Lacy
     
  11. Lacy Evans

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    Were about ready to start on an arky-arky!
     
  12. Brother Bob

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    Besides that, there were earthquakes such as never been, when Jesus said I shook the earth one time (not part of it) and I will shake it again. We have mountains close to us in Virginia, which you can tell have split and are laying back so the natural form of a mountain being horizonal are laying back on a angle. Some places there are huge bolders laying on top of the mountains, which are very high here in Kentucky, and these bolders are all alone, just laying on the highest peak with no other rocks around.

    I think these mountains laying back suggest they could of completely rolled over, which would explain being hundreds of feet down.
     
    #12 Brother Bob, Jul 4, 2007
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  13. donnA

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    While we're in drought and the vegetable crops at farmers market are flimsy and don't look good. But I guess on the other hand a lot of rain makes the same results.
     
  14. av1611jim

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    Side note.

    You want high mountains? Come out west and visit the Grand Tetons. And while here you also can visit Yellowstone. Both of these great places will surely give you a new perspective on what God can do with nature. Just ignore the evolutionary slant which the various visitors centers will tell you. The main peak "Grand Teton" itself is well over 13,000 ft above sea level. And they are jutting into the sky completely bare of vegetation. ummmmmm....ya think a FLOOD coulda washed 'em clean of veggies?
     
    #14 av1611jim, Jul 4, 2007
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  15. npetreley

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    I have a friend who is a geologist. He is of the opinion (and I agree) that what caused the flood is what also caused the continents to separate. I can't even begin to imagine the massive earthquakes and devastation involved in moving continents apart like that. Surely that would create huge mountains and leave things in disarray, with layers dumped upon layers.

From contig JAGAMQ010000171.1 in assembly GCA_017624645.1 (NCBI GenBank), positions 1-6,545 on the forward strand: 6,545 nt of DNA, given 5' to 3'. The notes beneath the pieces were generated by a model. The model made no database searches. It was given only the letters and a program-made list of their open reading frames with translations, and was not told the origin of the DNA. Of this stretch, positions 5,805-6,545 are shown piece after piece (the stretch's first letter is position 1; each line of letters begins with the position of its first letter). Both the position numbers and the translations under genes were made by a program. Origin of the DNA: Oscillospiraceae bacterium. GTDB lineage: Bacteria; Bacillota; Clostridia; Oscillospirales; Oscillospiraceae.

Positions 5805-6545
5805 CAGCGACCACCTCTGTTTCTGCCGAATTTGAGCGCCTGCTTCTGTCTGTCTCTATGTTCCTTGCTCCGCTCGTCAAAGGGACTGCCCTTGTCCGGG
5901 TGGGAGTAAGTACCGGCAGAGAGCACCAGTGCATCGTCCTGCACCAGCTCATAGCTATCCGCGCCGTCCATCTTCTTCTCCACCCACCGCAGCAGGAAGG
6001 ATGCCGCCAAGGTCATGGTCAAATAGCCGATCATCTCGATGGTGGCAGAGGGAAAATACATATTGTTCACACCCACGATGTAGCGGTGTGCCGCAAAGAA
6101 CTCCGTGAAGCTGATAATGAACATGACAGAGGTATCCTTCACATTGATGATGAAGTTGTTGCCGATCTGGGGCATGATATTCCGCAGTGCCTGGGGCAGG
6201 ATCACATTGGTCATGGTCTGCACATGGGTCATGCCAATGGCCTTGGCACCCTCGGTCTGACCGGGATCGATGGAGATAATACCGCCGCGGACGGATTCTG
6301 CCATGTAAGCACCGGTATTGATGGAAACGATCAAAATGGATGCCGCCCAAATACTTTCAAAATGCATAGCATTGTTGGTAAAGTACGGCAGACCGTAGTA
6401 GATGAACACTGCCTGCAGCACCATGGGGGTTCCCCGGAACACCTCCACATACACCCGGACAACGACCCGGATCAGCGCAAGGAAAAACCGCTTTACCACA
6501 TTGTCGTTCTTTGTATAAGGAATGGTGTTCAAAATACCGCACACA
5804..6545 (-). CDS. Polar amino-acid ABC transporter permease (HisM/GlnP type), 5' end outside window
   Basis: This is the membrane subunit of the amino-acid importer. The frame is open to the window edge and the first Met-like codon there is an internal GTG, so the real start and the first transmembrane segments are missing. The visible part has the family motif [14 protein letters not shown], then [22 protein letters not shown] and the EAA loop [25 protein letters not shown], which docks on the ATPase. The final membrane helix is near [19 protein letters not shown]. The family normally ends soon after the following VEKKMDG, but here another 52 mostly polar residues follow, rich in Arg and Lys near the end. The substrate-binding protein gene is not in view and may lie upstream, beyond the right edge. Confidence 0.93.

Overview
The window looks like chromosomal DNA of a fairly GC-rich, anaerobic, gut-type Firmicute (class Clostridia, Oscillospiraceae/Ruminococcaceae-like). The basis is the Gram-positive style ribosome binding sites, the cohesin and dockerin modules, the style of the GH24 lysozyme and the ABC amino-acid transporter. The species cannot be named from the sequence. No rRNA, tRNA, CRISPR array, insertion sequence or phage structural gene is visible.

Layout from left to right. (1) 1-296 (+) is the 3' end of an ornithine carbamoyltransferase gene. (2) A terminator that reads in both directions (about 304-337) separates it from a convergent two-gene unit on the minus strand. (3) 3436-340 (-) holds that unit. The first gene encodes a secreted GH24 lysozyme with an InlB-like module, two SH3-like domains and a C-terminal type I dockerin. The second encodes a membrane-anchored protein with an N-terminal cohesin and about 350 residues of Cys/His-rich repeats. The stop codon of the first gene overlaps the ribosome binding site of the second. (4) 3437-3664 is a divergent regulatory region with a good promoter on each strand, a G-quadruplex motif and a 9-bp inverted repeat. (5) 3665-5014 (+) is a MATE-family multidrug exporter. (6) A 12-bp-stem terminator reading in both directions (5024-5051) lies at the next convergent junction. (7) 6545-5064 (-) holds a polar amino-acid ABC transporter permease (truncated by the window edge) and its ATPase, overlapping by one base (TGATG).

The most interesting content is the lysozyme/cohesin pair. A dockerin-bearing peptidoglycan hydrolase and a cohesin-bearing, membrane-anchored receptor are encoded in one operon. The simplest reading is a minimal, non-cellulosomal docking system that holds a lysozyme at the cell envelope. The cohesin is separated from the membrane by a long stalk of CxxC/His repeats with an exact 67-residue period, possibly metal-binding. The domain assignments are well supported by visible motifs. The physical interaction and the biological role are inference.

16. Helen

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    OK, here goes...

    The land on top of those seashells and such was NOT caused by the Flood, but by the separation of the continents in Peleg's time. This split occurred down the middle of the Atlantic primarily and in shoving the two hemispheres apart, also caused the enormous young mountain chains along the Pacific rim and the Pacific ring of fire. The tsunamis this movement caused moved immense amounts of earth and other materials.

    The shells themselves were fossilized after Noah's flood, as the Flood strata is far below them:

    http://www.setterfield.org/snowballearth.htm

    Yes the earth is very young, but no, the Deluge did not cause all the strata we see today. If it did, how on earth can anyone explain the fact that in Europe we have enormous coal seams covered by an in situ fossilized sponge reef which stretches across about a third of the continent, and on top of which are multiple layers of dinosaur nests? The one flood did everything model is strongly refuted by the geological evidence as well as the Biblical mention of Peleg's time. To see what went on when the continents were separating, look for the catastrophes mentioned in the book of Job. Job was Jobab, Peleg's nephew, the thirteenth son of Joktan, Genesis 10. He mentions, by the way, that a watch was kept on the sea. Why? Because of the giant tsunamis which went on for several hundred years. Because the waves pull far back before one comes in, keeping watch was the only way they could get to safety in time. You will find quite a few references to things they experienced during that time if you read the book looking for them.
     
  17. EdSutton

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    Pleas send us in KY a couple of inches of your rain. I believe it would help both places. We are 'bone dry' here, the driest on record for a calender year, so far, with the driest part of the year still ahead.

    Ed
     
  18. Brother Bob

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    Besides that my cucumbers and tomatos are not doing too good at all..:)
     
  19. tinytim

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    You beat me to it!
    Around here in the Eastern Panhandle of WV, Corridor H is going through, and they are finding the same thing...
    I have actually found sea shells while digging in our back yard...

    The mountains here look different from the rest of the mountains in WV...
    I think Helen is right.
     
  20. npetreley

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    I understand you can find shells/fossils of sea creatures in the Rocky Mountains, too.